Sky Jumpers – Peggy Eddleman
Twelve-year-old Hope lives in White Rock, a town struggling to recover from the green bombs of World War III. The bombs destroyed almost everything that came before, so the skill that matters most in White Rock—sometimes it feels like the only thing that matters—is the ability to invent so that the world can regain some of what it’s lost.
But Hope is terrible at inventing and would much rather sneak off to cliff dive into the Bomb’s Breath—the deadly band of air that covers the crater the town lives in—than fail at yet another invention.
When bandits discover that White Rock has invented priceless antibiotics, they invade. The town must choose whether to hand over the medicine and die from disease in the coming months or to die fighting the bandits now. Hope and her friends, Aaren and Brock, might be the only ones who can escape through the Bomb’s Breath and make the dangerous trek over the snow-covered mountain to get help.
For once, inventing isn’t the answer, but the daring and risk-taking that usually gets Hope into trouble might just save them all.
Review: Sky Jumpers is a post-apocalyptic middle grade novel about a group of cliff diving twelve-year-olds who need to save their town from invading bandits.
The narrator is a kickass heroine named Hope. She’s a natural leader with a passion for competitions and physical activity. There’s no challenge she won’t accept. She isn’t afraid to climb tall trees or jump from the cliffs that surround her home. Her classmates are drawn to her because of her athletic talents and leadership abilities. Unfortunately, her desire to push the limits often gets her in trouble.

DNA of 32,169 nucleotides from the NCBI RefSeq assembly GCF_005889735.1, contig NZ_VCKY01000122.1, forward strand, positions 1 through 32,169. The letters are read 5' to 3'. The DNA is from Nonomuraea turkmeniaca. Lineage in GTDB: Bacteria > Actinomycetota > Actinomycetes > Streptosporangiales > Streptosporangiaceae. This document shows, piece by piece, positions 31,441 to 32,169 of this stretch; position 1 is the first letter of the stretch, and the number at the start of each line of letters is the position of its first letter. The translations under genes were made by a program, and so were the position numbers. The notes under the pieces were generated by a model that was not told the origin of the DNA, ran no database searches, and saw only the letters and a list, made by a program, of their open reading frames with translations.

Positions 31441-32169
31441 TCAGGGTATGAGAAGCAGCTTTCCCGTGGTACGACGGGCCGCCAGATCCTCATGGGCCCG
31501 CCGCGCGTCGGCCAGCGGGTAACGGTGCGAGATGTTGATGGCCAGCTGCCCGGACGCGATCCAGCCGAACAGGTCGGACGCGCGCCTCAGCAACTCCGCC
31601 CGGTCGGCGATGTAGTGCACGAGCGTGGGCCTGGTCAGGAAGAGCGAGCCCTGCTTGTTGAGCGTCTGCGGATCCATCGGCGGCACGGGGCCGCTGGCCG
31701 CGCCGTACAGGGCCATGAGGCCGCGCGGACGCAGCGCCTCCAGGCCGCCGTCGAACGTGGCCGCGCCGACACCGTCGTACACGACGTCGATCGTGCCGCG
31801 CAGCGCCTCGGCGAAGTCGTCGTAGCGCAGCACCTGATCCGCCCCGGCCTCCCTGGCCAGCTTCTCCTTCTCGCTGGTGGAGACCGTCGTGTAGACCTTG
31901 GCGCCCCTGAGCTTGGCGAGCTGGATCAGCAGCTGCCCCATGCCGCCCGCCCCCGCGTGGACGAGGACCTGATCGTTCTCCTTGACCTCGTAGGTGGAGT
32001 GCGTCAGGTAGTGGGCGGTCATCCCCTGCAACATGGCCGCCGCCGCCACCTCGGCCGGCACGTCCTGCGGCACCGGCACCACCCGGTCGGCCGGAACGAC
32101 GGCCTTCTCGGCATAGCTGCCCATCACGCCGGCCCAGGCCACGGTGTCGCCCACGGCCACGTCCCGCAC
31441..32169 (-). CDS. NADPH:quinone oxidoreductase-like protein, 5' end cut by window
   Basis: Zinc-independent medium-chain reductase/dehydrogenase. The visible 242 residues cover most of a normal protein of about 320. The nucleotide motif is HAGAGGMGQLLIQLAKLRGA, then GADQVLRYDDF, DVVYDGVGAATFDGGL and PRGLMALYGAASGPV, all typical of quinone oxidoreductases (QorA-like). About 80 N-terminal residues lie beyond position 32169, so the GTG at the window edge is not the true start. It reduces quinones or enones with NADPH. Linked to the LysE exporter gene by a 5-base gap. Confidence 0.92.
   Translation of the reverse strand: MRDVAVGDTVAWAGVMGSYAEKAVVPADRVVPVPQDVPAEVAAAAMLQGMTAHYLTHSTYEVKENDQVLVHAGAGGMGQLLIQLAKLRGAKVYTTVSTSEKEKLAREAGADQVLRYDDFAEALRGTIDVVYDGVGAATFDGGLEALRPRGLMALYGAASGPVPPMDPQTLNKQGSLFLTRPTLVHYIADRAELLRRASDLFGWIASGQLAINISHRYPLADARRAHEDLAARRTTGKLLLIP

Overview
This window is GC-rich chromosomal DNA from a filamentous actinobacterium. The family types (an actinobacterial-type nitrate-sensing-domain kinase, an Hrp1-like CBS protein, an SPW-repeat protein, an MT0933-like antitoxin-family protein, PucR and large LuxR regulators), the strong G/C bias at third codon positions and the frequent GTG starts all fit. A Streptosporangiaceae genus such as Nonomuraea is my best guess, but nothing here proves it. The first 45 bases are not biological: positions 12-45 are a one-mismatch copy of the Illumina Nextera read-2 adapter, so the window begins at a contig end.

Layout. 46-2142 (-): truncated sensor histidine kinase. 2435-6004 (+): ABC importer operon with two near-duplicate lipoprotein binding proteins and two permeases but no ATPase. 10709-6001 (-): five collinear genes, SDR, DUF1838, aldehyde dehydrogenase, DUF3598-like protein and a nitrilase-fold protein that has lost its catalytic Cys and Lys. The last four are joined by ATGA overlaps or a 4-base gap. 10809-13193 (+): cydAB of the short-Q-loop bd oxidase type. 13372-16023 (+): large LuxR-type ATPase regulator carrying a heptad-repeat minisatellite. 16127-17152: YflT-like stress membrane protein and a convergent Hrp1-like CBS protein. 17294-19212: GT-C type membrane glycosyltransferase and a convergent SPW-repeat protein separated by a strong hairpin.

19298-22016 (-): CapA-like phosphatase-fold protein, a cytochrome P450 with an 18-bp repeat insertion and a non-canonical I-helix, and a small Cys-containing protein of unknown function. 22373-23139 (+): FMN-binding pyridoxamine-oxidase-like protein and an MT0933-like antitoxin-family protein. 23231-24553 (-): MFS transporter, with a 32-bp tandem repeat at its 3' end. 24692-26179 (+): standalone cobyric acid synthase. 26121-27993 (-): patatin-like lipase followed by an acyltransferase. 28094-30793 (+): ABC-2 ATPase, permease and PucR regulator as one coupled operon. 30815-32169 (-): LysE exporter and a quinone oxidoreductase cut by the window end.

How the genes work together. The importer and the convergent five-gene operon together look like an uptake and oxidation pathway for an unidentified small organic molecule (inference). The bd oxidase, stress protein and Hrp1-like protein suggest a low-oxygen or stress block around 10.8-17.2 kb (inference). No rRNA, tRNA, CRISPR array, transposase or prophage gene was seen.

With a narrator like Hope, this book does not lack action. The excitement starts on page 1 and rarely slows down. The quick pacing and spirited characters can easily hold the attention of young readers. Peggy Eddleman does an amazing job of capturing the voice of a twelve-year-old and making Hope relatable.
As an adult-aged reader, I have a few issues with the book. If you are a lover of science fiction, you may have to suspend your disbelief. A lot. The science and the actions of the adult characters aren’t always logical. These problems most likely won’t bother young readers, though.
This book is action-packed, but the main plot takes a long time to get started. The first half of the story is mostly just world building and character development. The world building is fascinating, but the story feels a bit directionless until the bandits finally show up. After the bandits overrun the town, the action really takes off. Unfortunately, some of the action scenes are difficult to picture. There is a map of the town in the front of the book, but it didn’t help me very much.
I also have a problem with the whole “inventing” aspect. The leaders of Hope’s town force all of its citizens to create inventions that will improve the lives of the townspeople. Hope seems to be the only person in town who has trouble inventing. Even the five-year-olds are genius inventers. Anyone who can’t invent is looked down upon. This does tie in to the story’s “Find your strengths” theme, but it comes across as unrealistic and heavy-handed.
The best part of this book is its theme. There is a lot for readers to take away from the story. Hope learns that everybody has different strengths and weaknesses. The challenge is figuring out how to use your strengths to accomplish your goals.
Sky Jumpers is book #1 of a trilogy (I think?). I really enjoyed seeing this post-apocalyptic world from Hope’s point-of-view, but I probably will not continue reading the series.